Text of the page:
Australian Federal Police to investigate Google Street View privacy claims

Attorney-general Robert McClelland has reportedly ordered the Australian Federal Police to investigate Google for possibly breaching privacy regulations while taking pictures with its Street View cameras.

The incident comes as a number of other countries, including Canada, Germany and the US, are investigating whether the internet giant broke any local laws.

Speaking yesterday with communications minister Stephen Conroy for the launch of cyber-safety week, McClelland says the authorities will investigate whether Google has breached any provisions of the Telecommunications Act.

”In light of concerns having been raised by the public, my department thought there were issues of substance that were raised that require police investigation,” he said.

”I note there has been some complaints voiced, and understandably voiced, by the public in respect to practices that have been reported involving allegations that some information may have been obtained by staff of Google travelling around streets.”

The controversy began when Google started collecting data from its Street View feature in 2006. A piece of software used to upload the photos contained a piece of code that inadvertently collected data from nearby unsecured wireless networks.

While the company has said the collection of this data was an accident, and it isn’t actually sure what data it has recovered in some circumstances, the public outcry has been huge.

Privacy commissioners in Germany, Britain and Canada have already spoken out against the incident, and have already begun investigating whether the company has broken any local laws.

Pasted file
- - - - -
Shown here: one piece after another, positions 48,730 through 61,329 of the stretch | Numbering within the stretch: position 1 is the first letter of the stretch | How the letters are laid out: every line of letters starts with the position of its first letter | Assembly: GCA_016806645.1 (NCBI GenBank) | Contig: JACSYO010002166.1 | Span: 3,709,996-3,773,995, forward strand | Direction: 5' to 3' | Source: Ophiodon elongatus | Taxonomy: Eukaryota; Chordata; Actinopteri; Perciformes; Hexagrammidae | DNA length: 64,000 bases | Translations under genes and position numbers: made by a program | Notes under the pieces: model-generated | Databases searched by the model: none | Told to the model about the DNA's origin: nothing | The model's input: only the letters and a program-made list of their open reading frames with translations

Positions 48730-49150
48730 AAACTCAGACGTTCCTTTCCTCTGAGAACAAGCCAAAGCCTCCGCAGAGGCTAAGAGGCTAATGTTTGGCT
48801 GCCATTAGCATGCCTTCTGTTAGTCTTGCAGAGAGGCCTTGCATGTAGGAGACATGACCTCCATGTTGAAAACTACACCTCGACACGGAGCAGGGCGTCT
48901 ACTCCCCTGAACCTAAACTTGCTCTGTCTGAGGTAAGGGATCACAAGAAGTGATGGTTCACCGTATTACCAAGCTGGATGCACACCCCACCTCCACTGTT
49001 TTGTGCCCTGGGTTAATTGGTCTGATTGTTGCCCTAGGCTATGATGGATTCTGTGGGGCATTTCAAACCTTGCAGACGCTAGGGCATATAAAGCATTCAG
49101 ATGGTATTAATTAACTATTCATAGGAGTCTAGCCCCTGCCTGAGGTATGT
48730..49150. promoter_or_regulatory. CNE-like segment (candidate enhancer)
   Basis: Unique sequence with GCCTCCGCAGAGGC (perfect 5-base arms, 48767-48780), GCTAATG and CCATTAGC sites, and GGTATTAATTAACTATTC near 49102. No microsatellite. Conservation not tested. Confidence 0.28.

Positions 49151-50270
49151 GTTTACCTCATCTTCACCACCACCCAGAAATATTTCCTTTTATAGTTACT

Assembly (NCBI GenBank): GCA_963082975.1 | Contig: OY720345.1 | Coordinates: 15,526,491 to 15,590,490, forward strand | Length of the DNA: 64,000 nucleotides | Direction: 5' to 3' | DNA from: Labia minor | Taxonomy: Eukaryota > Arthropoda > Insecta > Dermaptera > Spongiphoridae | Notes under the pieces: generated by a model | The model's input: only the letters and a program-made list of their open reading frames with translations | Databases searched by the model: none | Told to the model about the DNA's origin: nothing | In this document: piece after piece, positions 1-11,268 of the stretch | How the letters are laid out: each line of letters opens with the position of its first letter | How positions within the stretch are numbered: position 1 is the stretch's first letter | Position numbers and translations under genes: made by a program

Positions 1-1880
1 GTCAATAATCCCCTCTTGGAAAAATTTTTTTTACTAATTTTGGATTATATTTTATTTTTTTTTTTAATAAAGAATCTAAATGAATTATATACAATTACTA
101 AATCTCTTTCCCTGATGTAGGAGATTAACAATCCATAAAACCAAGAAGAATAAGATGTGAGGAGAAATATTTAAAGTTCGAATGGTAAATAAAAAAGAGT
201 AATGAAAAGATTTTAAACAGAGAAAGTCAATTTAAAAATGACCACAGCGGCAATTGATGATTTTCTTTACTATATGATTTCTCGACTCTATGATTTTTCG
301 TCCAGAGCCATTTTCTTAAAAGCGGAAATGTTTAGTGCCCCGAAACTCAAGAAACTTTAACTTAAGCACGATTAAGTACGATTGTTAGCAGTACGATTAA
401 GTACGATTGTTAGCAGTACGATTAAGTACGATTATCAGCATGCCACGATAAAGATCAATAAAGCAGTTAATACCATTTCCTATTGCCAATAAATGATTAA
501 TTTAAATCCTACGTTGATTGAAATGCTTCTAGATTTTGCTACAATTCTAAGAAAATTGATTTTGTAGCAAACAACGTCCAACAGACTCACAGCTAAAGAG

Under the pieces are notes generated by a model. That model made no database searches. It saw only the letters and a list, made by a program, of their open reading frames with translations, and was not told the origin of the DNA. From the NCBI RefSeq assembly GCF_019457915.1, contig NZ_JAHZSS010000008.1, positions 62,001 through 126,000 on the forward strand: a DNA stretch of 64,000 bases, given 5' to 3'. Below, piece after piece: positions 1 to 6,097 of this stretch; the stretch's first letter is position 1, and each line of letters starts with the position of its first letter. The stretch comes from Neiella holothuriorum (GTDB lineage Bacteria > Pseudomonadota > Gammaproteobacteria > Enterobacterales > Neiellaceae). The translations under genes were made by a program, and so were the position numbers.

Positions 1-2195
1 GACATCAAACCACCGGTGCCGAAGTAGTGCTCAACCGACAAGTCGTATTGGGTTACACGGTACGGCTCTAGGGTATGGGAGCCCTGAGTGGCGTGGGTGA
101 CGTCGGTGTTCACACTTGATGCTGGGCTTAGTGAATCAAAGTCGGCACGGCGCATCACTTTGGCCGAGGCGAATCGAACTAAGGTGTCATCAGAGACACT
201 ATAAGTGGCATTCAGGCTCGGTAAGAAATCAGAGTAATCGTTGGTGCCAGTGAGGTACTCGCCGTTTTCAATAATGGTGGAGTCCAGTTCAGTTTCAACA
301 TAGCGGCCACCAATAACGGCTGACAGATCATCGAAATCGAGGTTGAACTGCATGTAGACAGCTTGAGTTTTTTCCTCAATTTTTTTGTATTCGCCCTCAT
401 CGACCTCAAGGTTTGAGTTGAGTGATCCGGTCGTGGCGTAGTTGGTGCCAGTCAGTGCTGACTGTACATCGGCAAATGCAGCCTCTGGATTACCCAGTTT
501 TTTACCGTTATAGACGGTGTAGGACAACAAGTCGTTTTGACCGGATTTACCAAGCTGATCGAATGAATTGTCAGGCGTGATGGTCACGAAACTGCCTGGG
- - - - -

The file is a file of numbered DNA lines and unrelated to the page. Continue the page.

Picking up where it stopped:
McClelland says the Federal Police has flagged some concerns over Google’s actions. ”They relayed in substantial part to possible breaches of the telecommunications interceptions act, which prevents people accessing electronic communications other than for authorised purposes.”

Conroy commented on the breach in a Senate estimates committee recently, saying it was the “single greatest breach in the history of privacy”.

Meanwhile, Google has continued to apologise for its mistake, and says it will work with the AFP.

“This was a mistake. We are talking to the appropriate authorities to answer any questions they have,” a spokesperson told SmartCompany.

Google has told authorities in France, Germany and Spain it will hand over the data it collected, but the company says it will work with authorities for handling data on a country-by-country basis.


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